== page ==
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Despite its name, high-temperature superconductivity still occurs at
cryogenic temperatures. The main difference from low-temperature
superconductivity is usually that 'high-Tc' superconductors can use liquid
nitrogen (at 77K) as a coolant while low-temperature superconductors always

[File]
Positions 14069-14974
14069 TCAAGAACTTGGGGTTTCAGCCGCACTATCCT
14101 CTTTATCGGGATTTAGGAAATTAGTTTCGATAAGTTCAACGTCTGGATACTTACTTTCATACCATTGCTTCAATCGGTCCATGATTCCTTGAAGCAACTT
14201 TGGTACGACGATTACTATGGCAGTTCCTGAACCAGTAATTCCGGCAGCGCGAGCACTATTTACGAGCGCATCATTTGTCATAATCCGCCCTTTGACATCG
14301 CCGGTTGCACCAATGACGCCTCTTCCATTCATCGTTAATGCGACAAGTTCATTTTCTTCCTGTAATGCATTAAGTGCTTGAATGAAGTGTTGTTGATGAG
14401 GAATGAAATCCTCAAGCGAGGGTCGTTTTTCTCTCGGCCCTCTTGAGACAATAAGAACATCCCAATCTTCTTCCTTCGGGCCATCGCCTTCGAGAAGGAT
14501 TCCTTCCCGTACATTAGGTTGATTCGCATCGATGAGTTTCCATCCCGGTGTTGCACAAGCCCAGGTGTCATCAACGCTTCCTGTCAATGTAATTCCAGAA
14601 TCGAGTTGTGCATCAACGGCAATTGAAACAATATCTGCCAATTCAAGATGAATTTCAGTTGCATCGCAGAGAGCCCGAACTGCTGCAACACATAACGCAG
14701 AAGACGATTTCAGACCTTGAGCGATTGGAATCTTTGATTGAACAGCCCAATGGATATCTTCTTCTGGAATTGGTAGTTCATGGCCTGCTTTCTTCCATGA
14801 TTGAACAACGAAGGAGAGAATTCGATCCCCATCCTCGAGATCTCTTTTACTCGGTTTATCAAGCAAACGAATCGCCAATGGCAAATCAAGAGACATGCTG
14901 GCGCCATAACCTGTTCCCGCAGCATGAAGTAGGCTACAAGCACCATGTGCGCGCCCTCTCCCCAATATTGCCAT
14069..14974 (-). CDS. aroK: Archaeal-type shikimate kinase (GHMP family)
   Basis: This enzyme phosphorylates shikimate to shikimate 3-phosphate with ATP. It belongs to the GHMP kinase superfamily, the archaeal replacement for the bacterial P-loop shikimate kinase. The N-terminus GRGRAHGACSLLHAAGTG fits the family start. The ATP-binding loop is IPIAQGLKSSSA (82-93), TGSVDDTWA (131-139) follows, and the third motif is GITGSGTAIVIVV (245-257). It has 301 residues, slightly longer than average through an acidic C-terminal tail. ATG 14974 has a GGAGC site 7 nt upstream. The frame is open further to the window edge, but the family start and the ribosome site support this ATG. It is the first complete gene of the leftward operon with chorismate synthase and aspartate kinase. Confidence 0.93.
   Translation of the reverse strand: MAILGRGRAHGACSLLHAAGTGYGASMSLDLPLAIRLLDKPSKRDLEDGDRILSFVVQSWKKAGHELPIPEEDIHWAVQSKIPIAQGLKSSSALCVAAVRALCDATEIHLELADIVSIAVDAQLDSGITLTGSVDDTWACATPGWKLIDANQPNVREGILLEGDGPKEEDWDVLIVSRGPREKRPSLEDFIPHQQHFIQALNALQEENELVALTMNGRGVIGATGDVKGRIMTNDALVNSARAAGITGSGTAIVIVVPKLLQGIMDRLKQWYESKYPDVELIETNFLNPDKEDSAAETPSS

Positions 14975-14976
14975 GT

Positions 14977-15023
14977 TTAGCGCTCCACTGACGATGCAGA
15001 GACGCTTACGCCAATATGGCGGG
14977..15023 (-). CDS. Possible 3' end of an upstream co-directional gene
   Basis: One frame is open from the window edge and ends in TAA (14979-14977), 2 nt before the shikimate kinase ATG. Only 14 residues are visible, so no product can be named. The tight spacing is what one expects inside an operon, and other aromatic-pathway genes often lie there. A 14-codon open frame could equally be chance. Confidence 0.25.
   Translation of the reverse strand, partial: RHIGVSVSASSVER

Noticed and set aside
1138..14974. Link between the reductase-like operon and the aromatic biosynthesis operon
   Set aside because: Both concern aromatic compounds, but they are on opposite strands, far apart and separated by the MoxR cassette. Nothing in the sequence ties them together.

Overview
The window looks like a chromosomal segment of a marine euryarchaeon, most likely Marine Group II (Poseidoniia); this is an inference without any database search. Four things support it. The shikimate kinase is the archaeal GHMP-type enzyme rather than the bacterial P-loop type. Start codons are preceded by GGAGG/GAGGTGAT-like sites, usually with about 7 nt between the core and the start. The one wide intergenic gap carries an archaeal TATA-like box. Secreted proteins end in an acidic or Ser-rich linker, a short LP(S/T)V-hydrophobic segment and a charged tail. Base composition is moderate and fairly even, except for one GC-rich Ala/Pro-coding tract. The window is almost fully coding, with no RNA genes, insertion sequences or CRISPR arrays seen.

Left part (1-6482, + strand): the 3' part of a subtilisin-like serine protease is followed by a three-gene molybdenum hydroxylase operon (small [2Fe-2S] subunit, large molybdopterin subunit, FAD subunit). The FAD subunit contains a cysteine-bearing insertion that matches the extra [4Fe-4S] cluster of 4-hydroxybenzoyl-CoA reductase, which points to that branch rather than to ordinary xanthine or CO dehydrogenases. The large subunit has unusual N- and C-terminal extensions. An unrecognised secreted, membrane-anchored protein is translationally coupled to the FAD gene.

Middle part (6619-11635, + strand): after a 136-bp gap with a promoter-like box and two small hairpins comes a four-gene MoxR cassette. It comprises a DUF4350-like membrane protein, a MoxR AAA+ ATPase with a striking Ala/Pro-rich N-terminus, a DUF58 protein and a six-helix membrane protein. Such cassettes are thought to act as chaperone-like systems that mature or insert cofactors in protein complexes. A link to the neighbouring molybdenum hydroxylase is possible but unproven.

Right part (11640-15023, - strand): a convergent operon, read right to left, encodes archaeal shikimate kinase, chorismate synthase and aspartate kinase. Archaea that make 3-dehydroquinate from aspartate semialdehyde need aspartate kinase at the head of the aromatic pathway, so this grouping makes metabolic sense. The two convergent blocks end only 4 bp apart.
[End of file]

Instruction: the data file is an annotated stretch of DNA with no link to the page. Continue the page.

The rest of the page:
need liquid helium (4.2K) temperatures and below.
Most prominent materials in the high-Tc range are the so-called cuprates,
i.e. YBCO (Yttrium-Barium-Copper-Oxide) and related substances.